a cache write policy decoder/synchronizer unit coupled to receive said second set of counter state signals and configured to produce an alternate write-back cache control signal; and
a cache write policy source select unit coupled to receive a system write-back cache control signal from the motherboard and the alternate write-back cache control signal, wherein the cache write policy source select unit is configured to provide a write-back cache control signal to the microprocessor.
13. The apparatus as recited in claim 12, wherein the cache write policy counter unit comprises a sequential digital circuit implementing a binary up counter.
14. The apparatus as recited in claim 12, wherein the write-back cache control signal comprises a logical combination of the system write-back cache control signal and the alternate write-back cache control signal.
15. The apparatus as recited in claim 12, wherein:
the cache write policy decoder/synchronizer unit is configured to (i) receive the second set of counter state signals and produce a first write-back cache control signal in response thereto, and (ii) receive an input signal from an external pulse generator and produce a second alternate write-back cache control signal in response thereto; and
the cache write policy source select unit is coupled to receive the first and second alternate write-back cache control signals and configured to produce the write-back cache control signal in response thereto.
16. The apparatus as recited in claim 15, wherein the write-back cache control signal comprises a logical combination of the system write-back cache control signal and the first and second alternate write-back cache control signals.
17. The apparatus as recited in claim 7, further comprising:
an interrupt counter unit coupled to receive said clock signal and configured to provide a third set of counter state signals;
an interrupt decoder/synchronizer unit configured to receive said third set of counter state signals and configured to produce an alternate control interrupt signal; and
an interrupt source select unit coupled to receive a system control interrupt signal from the motherboard and the alternate control interrupt signal, wherein the interrupt source select unit is configured to provide a control interrupt signal to the microprocessor.
18. The apparatus as recited in claim 17, wherein the interrupt counter unit comprises a sequential digital circuit implementing a binary up counter.
19. The apparatus as recited in claim 17, wherein the control interrupt signal comprises a logical combination of the system control interrupt signal and the alternate control interrupt signal.
20. The apparatus as recited in claim 17, wherein:
the interrupt decoder/synchronizer unit is configured to (i) receive at least one counter state signals from the interrupt counter unit and produce a first alternate control interrupt signal in response thereto, and (ii) receive an input signal from an external pulse generator and produce a second alternate control interrupt signal in response thereto; and
the interrupt source select unit is coupled to receive the first and second alternate control interrupt signals and configured to produce the control interrupt signal in response thereto.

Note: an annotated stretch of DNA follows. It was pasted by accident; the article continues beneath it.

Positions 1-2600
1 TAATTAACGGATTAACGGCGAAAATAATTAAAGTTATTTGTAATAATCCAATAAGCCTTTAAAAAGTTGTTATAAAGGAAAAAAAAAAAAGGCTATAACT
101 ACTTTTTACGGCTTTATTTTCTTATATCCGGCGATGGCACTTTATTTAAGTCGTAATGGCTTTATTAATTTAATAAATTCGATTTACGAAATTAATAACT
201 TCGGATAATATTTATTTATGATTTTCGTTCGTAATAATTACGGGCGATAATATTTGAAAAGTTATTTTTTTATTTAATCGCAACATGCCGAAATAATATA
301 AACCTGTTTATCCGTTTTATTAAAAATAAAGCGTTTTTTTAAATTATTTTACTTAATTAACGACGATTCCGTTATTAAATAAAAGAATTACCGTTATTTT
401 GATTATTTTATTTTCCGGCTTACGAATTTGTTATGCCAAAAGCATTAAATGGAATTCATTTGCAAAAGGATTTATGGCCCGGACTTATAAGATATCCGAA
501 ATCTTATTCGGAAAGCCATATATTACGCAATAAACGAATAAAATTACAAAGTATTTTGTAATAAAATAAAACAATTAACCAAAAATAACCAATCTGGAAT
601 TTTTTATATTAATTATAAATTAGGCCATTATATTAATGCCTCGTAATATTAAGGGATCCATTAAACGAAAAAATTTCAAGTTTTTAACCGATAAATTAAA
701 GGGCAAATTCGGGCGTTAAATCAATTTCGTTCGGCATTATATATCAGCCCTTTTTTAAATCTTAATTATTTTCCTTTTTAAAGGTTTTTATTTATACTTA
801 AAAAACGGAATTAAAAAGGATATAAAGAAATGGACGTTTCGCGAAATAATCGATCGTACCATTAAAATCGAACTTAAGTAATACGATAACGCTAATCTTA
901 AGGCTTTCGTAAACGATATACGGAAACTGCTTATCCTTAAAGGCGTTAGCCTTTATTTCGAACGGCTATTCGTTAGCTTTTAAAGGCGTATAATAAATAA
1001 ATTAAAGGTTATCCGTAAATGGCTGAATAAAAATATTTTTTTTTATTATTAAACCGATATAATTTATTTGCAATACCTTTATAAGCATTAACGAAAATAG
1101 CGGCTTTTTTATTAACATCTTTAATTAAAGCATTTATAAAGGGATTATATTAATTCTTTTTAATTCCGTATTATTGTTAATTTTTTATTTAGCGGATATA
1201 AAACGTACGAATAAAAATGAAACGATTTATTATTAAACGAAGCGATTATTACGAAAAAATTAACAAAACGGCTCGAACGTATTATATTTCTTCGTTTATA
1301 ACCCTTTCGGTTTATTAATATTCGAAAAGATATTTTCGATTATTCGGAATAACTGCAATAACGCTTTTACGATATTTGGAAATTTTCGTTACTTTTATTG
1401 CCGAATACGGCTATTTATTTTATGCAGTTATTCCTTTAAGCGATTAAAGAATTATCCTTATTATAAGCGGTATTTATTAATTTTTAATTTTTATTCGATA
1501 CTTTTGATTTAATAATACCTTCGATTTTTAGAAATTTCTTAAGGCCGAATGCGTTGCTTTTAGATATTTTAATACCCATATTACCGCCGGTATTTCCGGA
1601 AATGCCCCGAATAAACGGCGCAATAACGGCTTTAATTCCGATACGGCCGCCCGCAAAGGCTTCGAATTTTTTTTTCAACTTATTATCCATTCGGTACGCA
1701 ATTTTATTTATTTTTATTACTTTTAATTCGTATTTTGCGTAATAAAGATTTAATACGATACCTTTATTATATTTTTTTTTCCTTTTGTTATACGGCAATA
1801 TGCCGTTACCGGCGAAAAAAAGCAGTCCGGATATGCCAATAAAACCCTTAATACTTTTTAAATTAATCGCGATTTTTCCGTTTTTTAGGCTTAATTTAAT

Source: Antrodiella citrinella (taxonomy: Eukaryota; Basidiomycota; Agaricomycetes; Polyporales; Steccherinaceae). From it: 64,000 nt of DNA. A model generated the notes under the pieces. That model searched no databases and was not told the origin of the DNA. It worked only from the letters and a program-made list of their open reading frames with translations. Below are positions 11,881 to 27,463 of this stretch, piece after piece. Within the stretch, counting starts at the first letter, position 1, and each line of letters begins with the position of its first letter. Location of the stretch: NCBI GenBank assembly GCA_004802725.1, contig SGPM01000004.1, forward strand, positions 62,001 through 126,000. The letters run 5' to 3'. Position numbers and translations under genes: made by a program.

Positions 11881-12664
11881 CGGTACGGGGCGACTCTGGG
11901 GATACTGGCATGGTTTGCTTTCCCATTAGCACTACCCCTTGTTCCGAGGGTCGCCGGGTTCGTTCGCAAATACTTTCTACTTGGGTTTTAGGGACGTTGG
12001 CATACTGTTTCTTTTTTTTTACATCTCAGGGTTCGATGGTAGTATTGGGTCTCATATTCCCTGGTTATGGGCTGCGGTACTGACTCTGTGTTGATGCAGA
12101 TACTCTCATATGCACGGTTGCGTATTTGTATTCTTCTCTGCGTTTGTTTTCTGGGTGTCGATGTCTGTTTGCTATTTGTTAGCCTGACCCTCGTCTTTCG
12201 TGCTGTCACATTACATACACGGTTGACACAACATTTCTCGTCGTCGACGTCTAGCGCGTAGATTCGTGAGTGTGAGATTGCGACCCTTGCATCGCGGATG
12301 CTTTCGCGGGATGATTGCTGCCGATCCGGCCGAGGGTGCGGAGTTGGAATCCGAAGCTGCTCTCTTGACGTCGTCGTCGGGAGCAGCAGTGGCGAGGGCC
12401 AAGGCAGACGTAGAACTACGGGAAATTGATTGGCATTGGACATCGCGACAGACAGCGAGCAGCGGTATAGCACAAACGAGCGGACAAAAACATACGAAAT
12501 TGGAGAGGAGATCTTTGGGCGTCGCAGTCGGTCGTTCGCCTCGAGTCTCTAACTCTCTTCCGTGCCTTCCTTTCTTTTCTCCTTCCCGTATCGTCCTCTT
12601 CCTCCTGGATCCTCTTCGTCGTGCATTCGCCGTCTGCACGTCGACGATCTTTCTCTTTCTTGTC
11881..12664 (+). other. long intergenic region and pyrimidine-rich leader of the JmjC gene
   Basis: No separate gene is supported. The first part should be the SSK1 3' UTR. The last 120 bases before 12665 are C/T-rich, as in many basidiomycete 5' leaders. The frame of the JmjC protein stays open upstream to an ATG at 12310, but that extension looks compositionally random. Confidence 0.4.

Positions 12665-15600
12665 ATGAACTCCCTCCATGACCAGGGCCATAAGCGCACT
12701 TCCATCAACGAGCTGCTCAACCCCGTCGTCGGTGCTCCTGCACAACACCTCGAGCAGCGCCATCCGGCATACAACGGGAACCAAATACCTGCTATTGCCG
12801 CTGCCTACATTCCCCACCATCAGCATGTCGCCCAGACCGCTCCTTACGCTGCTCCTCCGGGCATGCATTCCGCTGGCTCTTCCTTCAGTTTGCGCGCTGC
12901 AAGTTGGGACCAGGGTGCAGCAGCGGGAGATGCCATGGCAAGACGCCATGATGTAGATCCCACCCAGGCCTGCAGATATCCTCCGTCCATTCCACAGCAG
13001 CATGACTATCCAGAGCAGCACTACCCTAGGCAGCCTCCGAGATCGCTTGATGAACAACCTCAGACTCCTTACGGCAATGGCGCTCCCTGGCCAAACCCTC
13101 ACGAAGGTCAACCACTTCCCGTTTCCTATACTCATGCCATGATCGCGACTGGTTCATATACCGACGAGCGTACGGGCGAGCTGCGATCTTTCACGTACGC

21. The apparatus as recited in claim 20, wherein the control interrupt control signal comprises a logical combination of the system control interrupt signal and the first and second alternate control interrupt signals.
Description
BACKGROUND OF THE INVENTION

Incorporated herein is a listing of a computer text file containing a description of the digital logic hardware of a preferred embodiment of the intrusive testing unit of the present invention. The description is written in the MACHXL hardware design language developed by Advanced Micro Devices, Sunnyvale, Calif., for the Macro array CMOS high-density (MACH) family of programmable logic devices. The information in this program was used to electrically configure a MACH435 device to perform the logical operations specified. Copyright, 1995, Advanced Micro Devices, Inc. A portion of the disclosure to this patent document contains material which is subject to copyright protection. Advanced Micro Devices reserves all copyrights whatsoever to all materials contained in the incorporated computer text file.

1. Field of the Invention

This invention relates to electronic circuits and more specifically to the functional testing of digital microprocessors.

2. Description of the Relevant Art

A digital microprocessor is typically designed and manufactured to meet a set of functional and performance specifications. Many different types of testing are performed to ensure a microprocessor produces correct results in all possible operating modes and with all allowable input combinations. Functional testing typically includes placing a microprocessor under test in a known state, applying known input signals, recording the responses, and comparing the responses to expected responses derived from a functional specification. Any deviation of recorded responses from expected responses represents a failure of a functional test.

Modern microprocessors include performance-enhancing features such as internal cache memory systems, operating modes which determine the amount of power dissipated by the microprocessor, and features which allow the microprocessor to operate in a multiprocessor environment (i.e., an environment in which two or more microprocessors share a common system bus). Dedicated control input terminals (i.e., pins) on the microprocessor package allow the computer system hardware to exercise control over the operation of these internal features in order to increase the performance of the system. Control over these features should thus affect the performance of the microprocessor, but should not affect the results of operations performed by the microprocessor.